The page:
That projection comes from Kira Goldberg, VP Studio Film at Netflix, who included the stat in a blog post about her motivation to green-light the project.
The 52 million number is substantial but it would not rank Thunder Force in the top echelon of all-time top Netflix original movies. Extraction leads that list with 99 million, but the roster of comedies is more rarified, with Murder Mystery (73 million) and The Wrong Missy (59 million). More recently, I Care a Lot has attracted 56 million views and Yes Day 62 million.
Netflix reported earlier this week it had 207.6 million global subscribers as of the end of March. Since a shift in methodology a couple of years ago, it has defined a view as any sampling of at least a two-minute portion of a title.
Directed by Ben Falcone, who is McCarthy’s husband and frequent collaborator, the film centers on two women who were childhood best friends before becoming estranged. As adults, they reunite after one devises a treatment that gives them the powers to protect their city from supervillains.
“We typically see the same type of superhero story: a dark brooding hero saving the world,” Goldberg wrote. “This was a fresh way to deliver a classic superhero concept, dramatically strengthened by the central narrative of lifelong friendships and the ways in which women can combine to become a powerful force.”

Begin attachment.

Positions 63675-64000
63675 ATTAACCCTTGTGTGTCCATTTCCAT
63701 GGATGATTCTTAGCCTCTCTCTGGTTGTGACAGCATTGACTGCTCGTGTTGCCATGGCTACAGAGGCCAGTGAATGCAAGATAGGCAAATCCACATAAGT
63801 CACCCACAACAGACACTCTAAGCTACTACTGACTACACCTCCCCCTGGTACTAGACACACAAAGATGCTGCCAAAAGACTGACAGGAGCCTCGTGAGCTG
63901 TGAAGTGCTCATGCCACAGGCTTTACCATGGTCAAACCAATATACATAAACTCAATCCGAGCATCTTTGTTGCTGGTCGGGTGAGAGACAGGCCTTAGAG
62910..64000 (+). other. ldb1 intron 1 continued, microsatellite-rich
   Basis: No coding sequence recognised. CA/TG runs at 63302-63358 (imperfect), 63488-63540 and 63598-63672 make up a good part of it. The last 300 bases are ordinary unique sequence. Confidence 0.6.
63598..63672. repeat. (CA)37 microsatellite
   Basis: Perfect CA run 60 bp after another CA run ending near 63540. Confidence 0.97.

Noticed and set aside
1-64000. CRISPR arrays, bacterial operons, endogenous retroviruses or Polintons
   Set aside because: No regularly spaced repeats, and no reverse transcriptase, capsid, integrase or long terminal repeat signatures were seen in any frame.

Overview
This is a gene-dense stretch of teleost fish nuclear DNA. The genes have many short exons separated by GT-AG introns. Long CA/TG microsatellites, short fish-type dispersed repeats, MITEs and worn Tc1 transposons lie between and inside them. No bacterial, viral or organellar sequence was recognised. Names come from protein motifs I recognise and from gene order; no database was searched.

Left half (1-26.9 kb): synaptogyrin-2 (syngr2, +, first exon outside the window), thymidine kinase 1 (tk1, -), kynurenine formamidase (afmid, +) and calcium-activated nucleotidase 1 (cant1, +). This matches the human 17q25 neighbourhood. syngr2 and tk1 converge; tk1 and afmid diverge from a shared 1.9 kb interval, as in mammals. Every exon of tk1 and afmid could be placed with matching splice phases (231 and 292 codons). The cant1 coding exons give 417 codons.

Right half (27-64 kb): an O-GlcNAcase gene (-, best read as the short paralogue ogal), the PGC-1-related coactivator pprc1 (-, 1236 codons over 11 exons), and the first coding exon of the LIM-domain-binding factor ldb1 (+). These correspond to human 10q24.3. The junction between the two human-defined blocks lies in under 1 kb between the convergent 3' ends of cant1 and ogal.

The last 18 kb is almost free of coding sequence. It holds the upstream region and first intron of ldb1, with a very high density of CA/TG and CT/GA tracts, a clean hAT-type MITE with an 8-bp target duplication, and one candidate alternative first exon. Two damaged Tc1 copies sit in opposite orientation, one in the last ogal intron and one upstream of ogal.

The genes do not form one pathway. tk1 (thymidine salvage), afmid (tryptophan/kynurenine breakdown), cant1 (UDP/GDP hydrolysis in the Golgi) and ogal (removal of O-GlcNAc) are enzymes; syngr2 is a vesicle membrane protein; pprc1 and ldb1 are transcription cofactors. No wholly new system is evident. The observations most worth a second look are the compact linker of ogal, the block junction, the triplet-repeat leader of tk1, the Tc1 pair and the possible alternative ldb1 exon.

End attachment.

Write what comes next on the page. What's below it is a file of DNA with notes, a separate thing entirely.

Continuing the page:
Netflix has recently been making a push for inclusiveness in front of and behind the camera. In February, the company and the USC Annenberg Inclusion Initiative released a study of Netflix content. It found that 48.4% of the streaming service’s films had women as leads/co-leads versus 41% of top-grossing films released from January 2018 to December 2019.
“Beyond superheroes, it’s important to continue to break the prototypical roles women can play,” Goldberg added.
Similar to Yes Day, which has a broad-audience sensibility, Thunder Force is calibrated for family viewing.
“Too often superhero movies are too dark and comedies too raunchy to enjoy as a family,” Goldberg observed. “We wanted Thunder Force to be something that teens, parents (and yes, my 9- and 12-year-old) could enjoy separately and together.”
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